As childhood continued, of course, that people-space continued to grow. New people often revealed, not just that people could be more extreme on existing dimensions such as age, size, or how much they laughed, but they forced me to consider and construct entirely new dimensions as well. People, it turned out, came in different colors; they spoke with different accents. In fact, they spoke in entirely different languages! When I was about three and a half, Mom, Dad and I all left for Portugal. My Mom told me later that I was frustrated that a bunch of Greek sailors could not communicate with me. I don’t recall this. But I do recall a little of learning to speak Portuguese although to me, it was not “learning to speak a different language.” It was just that I encountered people who spoke differently and I learned to communicate with them. Some people don’t laugh much while others laugh quite a lot. Similarly, some people spoke the way I was used to and others spoke some entirely different way. It never occurred to me, as a child, that they spoke an entirely different language and certainly not that they spoke that strange other way because of their own family and their own country. If asked, I imagine that I might have answered that they chose to speak Portuguese rather than English. But mainly, it just was. I didn’t consider why people were fat or skinny; why they spoke with an accent or not; why some people were male and some female; why some were old and some were young. Each person was simply and completely the way they were. They went about their business and as I interacted with them they punched at the edges of the net of my ideas about what people were like. Each person punched outwards in their own direction and the space of people grew larger and larger and larger.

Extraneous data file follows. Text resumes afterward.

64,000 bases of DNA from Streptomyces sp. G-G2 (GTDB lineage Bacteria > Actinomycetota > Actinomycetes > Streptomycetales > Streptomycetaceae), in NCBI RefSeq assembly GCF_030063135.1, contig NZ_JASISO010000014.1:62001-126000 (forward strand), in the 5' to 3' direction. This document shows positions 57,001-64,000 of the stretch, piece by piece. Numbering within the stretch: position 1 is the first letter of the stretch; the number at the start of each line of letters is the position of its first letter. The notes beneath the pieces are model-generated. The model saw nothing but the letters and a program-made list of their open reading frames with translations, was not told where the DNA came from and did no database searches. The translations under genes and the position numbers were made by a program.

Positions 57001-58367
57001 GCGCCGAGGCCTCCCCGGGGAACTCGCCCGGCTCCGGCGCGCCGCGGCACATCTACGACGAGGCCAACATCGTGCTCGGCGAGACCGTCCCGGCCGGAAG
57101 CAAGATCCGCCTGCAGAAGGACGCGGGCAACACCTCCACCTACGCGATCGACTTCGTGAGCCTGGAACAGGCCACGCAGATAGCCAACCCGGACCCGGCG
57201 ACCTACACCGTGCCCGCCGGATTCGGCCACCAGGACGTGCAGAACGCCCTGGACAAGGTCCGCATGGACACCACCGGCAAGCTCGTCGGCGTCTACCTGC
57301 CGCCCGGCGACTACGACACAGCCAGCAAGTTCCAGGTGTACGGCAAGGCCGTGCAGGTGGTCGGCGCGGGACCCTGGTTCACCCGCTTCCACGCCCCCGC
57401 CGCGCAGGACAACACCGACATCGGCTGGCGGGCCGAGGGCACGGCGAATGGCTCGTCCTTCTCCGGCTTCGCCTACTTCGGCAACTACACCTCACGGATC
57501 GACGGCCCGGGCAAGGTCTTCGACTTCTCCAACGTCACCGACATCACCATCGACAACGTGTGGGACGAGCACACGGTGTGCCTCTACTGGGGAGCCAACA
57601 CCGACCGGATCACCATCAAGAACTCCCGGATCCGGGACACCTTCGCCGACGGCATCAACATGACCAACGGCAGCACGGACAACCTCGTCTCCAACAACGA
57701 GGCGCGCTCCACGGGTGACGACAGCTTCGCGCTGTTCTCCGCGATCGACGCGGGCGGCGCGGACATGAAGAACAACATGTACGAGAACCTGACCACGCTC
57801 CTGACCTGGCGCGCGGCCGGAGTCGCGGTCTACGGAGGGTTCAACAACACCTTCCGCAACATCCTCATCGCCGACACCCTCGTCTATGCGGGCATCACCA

I guess not everyone reacts that same way. It now seems to me, as an adult, that some people only expand their space of people a little ways from the points laid down by their first family and friends. When someone is too different, they are not really part of the whole human condition, but instead, are assigned to some other category such as “old person” or “toddler” or “professional athlete” or “foreigner” or “cripple” or “gay.” For some, each category requires special treatment different from all the rest. If, for instance, a “professional athlete” assaults or rapes someone, that might be okay because there are special rules for such folks. If, on the other hand, a “foreigner” assaults or rapes someone, they should at least be put in prison and quite possibly killed.